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Marines do MCMAP while deployed

By Cpl. John Jackson | | August 10, 2007


ABOARD THE USS ENTERPRISE – Whether training at home, in the sands of Iraq or even in the tight, cramped spaces of a Navy aircraft carrier, Marines are constantly sharpening their skills.

Currently, eight Marines of Marine Fighter Attack Squadron 251, and one USS Enterprise sailor are practicing their Marine Corps Martial Arts Program techniques in the musty spaces of the ship two hours everyday.

“Just because Marines are deployed, doesn’t mean training stops,” said Staff Sgt. Robert Young, maintenance control Marine. “It’s great to be able to take advantage of our time to incorporate (MCMAP) training.”

The training was brought on by one Marine’s simple observation and dedication to training.

“I was looking around the squadron and noticed that most of the Marines were just tan belts,” said Gunnery Sgt. Hayden Vesprey, a quality assurance Marine and a black belt in MCMAP. “This sustainment training keeps the Marines motivated and is a great way for us to stay in shape.”

Although there is currently not an instructor aboard the ship, the hours the Marines and sailor spend training will help them better understand the techniques when they have the opportunity to test into higher belt levels.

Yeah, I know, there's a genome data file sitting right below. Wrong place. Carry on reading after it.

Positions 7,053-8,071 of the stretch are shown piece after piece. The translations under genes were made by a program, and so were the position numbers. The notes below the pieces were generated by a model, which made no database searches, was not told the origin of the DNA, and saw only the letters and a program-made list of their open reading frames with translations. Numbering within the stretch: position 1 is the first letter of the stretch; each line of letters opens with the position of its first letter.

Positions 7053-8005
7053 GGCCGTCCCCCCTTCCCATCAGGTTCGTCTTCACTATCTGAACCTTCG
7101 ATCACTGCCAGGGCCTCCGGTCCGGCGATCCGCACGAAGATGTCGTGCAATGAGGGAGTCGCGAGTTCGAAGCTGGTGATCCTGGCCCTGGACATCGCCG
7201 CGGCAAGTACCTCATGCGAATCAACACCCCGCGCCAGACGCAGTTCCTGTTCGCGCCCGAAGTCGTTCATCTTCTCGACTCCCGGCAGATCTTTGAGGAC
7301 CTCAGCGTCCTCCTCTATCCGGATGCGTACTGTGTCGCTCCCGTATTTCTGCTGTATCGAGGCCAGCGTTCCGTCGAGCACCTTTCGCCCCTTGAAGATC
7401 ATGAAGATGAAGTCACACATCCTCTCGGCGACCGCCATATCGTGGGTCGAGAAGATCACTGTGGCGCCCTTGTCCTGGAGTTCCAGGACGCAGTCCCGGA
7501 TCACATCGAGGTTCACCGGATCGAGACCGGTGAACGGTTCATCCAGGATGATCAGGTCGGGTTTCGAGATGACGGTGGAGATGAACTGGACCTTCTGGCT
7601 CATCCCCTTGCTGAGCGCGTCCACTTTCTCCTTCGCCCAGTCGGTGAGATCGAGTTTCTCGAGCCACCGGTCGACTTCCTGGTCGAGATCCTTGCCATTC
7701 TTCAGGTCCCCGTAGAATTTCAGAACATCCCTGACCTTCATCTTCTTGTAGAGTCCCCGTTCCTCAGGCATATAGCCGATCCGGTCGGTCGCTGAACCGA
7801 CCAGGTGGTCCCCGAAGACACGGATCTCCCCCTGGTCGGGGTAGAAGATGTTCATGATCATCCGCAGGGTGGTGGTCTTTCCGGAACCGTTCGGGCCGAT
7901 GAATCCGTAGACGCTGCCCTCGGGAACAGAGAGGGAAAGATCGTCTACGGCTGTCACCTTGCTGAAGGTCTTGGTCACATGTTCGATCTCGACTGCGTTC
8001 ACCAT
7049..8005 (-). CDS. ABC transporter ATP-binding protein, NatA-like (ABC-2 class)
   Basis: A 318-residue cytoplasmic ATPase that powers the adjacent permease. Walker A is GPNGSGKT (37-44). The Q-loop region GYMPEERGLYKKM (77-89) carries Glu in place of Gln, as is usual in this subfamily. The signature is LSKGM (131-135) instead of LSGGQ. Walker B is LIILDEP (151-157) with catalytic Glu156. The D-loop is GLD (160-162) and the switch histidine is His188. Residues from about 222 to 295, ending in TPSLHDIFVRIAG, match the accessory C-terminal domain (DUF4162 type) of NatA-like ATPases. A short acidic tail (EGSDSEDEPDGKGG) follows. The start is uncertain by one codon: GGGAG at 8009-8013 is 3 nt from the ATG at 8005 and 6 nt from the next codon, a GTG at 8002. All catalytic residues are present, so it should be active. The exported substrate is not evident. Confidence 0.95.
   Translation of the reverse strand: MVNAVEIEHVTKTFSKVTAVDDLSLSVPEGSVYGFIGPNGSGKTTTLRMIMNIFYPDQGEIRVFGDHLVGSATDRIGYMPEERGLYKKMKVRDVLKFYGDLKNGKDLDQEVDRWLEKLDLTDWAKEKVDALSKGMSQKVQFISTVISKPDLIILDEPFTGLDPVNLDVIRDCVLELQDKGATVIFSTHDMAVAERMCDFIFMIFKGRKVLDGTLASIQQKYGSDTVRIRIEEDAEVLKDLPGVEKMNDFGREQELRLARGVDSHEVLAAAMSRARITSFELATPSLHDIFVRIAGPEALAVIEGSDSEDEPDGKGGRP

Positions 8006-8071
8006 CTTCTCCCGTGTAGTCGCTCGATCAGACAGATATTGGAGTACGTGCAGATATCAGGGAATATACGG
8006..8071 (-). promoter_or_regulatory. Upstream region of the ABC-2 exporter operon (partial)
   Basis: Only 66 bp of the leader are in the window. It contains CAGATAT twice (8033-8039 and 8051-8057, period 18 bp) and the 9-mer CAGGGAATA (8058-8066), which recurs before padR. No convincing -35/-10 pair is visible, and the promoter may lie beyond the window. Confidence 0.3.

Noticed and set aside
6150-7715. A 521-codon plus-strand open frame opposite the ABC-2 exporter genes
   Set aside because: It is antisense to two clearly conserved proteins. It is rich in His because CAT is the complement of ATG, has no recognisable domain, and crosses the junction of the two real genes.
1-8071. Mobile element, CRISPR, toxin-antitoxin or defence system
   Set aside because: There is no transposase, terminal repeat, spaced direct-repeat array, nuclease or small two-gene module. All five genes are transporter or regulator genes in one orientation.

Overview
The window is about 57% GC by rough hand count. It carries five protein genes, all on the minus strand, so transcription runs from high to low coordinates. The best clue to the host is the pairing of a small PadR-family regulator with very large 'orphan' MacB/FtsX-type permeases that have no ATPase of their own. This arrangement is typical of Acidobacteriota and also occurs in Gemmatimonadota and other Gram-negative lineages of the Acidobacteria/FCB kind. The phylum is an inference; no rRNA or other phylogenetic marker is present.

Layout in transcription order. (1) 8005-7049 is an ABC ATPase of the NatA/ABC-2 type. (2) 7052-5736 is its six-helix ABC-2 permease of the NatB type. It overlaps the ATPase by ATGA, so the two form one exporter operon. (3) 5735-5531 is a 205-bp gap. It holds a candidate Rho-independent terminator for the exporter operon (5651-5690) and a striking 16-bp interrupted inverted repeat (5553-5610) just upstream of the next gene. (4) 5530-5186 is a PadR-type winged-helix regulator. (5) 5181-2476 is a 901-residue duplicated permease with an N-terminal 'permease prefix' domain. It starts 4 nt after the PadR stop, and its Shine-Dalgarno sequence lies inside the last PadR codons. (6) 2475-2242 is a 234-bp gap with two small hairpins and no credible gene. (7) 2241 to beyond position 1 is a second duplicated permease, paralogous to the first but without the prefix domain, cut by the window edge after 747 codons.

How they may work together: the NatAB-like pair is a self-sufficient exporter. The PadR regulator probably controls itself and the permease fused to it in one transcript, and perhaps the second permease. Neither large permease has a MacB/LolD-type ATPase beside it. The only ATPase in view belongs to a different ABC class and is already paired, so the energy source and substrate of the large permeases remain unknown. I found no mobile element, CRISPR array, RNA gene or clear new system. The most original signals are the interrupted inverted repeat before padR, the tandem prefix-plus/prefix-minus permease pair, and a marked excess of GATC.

“My goal is for the Marines to be able to go back to Beaufort, test out and already know the syllabus,” Vesprey said.

Performing MCMAP training is a great way for the service members to physically train and to be prepared for testing, but training while on the ship has its challenges.

“Being in the rear you have the asset of training on grass or sand, here you’re on light mats placed over steel and no-skid surfaces,” Young said.

“The flight schedule sometimes makes it difficult to find time to train,” Vesprey said. “It can also be challenging to find enough space to maneuver, but it’s important to adapt to your surroundings to overcome any obstacle that may prevent you from training.”

Vesprey decided to open his training up to all service members onboard, but limited the number of students to maintain quality training.

“I only take 10 students at a time,” Vesprey said. “But I will continue to teach throughout the deployment and I hope anyone interested comes to learn.”

One sailor aboard the Big ‘E’ has found a place in the class to continue skills he has learned during past deployments with Marines.

“I love to be able and get out and do martial arts training,” said Petty Officer 1st Class Patrick Lewis, an aviation maintenance administrator for the USS Enterprise. “I already have my tan bet in MCMAP and I am exited to be learning more.”

“I’ve had several sailors ask about the class,” Vesprey said. “I think it’s great that we can come together this way and train – one team, one fight.”

Vesprey plans on continuing to help train Marines and sailors with MCMAP throughout the deployment and plans to offer two sessions each day to meet the training demands, if needed.

“There is nothing better than finishing a workout and seeing everyone motivated,” Vesprey said.